Monday, December 28, 2009

When is IVF used instead of IUI for Male infertility?

I was wondering when ivf is used instead of iui to start when male infertility is involved. What do the stats have to be (count, motility, etc) in order to say iui isn't an option?
What are the stats for iui and ivf. Do most women get pregnant using ivf?

Hello Bill from the U.S.,
IUI and IVF are completely different treatments with significantly different pregnancy rates.
IUI is a "natural" treatment option in that the body has to do the same natural processes in order to achieve pregnancy. As such, the highest pregnancy rates are 24% per cycle and drop significantly after four attempts. IUI is mainly used when an ovulation induction/timed intercourse treatment fails or if there are "mild" sperm abnormalities. IUI accomplishes one of the steps required for pregnancy. It gets the sperm into the tube to await the egg, but also helps by timing ovulation better. Usually, it would be indicated with any of the following:
1. Count between 10 -20 million
2. Motility between 30-60%
IVF is not a natural treatment option because almost the entire process is taken out of the body. The only "natural" parts of the process are ovulation induction in the ovary, embryo hatching in the uterus and implantation. Because of these remaining "natural" processes, there is not a 100% pregnancy rate. Pregnancy rates are very dependent on the age of the eggs. In under 35 year olds, pregnancy rates are now up to 70+% per cycle attempt and go down from that age group. At 43+, it is 25% per cycle. With IVF, the ovaries are stimulated to growth many eggs, the eggs are aspirated from the ovaries, fertilization then occurs in the laboratory where the sperm are added or injected into the eggs, the fertilized eggs are allowed to grow into embryos and the embryos are placed back into the uterus. IVF accomplishes 6 of the 9 steps required to produce a pregnancy. Hence, it has a higher pregnancy rates. In terms of male factors, except for no sperm, IVF can be accomplished with any level of sperm abnormalities and is directly indicated when the findings are severe i.e. less than the above parameters including morphology less than 30%. TESA (trans-epididymal sperm aspiration) is a new technique for men that don't show any sperm in a semen analysis, but have sperm production within the testicle. In this procedure, sperm can be extracted directly from the testicle and used to inject directly into each egg. You only need enough sperm for the number of eggs that a present. So, even if a semen analysis shows no sperm, there is still the possibility of a genetic child with this technique.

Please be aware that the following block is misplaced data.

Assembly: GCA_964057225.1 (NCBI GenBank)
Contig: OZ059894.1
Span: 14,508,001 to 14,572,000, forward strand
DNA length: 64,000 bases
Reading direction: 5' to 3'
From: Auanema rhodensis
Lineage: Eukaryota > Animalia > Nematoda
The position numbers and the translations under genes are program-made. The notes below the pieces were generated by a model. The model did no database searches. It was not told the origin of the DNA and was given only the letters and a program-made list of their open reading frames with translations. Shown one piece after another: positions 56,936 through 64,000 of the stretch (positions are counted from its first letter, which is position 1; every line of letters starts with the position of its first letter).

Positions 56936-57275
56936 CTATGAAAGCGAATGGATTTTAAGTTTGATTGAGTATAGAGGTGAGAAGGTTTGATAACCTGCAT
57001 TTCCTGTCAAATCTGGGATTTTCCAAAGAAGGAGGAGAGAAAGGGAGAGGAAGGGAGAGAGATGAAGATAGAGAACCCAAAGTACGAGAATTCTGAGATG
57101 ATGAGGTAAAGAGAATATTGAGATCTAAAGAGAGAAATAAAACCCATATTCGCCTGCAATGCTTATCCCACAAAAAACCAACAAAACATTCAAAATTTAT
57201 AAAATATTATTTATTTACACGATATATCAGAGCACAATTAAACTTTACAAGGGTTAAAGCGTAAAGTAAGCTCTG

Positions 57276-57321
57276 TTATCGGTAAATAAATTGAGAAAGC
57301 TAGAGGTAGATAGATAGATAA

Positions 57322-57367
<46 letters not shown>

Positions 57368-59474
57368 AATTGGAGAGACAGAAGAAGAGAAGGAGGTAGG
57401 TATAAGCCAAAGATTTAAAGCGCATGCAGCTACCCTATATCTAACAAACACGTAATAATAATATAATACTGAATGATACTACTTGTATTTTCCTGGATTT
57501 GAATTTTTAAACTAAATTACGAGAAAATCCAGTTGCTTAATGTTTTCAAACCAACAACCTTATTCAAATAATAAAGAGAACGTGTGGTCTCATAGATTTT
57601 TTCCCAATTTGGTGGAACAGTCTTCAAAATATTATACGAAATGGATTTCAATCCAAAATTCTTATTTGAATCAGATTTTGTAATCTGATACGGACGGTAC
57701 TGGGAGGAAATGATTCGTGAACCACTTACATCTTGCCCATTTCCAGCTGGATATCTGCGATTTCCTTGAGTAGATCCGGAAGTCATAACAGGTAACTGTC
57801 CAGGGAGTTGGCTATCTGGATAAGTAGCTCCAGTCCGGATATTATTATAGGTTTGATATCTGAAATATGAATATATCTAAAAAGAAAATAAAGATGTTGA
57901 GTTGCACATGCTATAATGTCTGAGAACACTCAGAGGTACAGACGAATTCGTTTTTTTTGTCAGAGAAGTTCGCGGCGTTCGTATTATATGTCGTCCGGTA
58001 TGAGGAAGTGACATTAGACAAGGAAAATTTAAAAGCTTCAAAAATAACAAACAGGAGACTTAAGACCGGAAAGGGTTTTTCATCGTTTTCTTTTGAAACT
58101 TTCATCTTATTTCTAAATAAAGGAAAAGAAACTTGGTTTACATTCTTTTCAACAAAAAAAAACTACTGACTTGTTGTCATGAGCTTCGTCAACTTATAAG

If there is no sperm on semen analysis, and you can't afford IVF/TESA/ICSI or don't mind not having a genetic child, then IUI can be done with donor sperm. Donor sperm usually costs approximately $500 per specimen, so the overall treatment cycle would cost approximately $3000 per month of trying.
I hope this answers your question.
Edward J. Ramirez, M.D., FACOG
Executive Medical Director
The Fertility and Gynecology Center
Monterey Bay IVF Program
Monterey, California, U.S.A.
for additional information check out my blog at check me out on facebook and twitter with me at @montereybayivf

1 comment:

  1. Hi Dr. Ramirez! I just found this blog, it is very helpful. I have a follow up question regarding male factor infertility and success rates. We are young - 25 and 26 and have just begun our IVF w/ ICSI cycle. After all the testing, everything is spot on perfect for me, but my husband has the trifecta - low count, morphology, and motility (oh, and antibodies). I've tried to find success rates for male factor only with young healthy women, but have been unsuccesful. Will our individual situation increase our rates of success?



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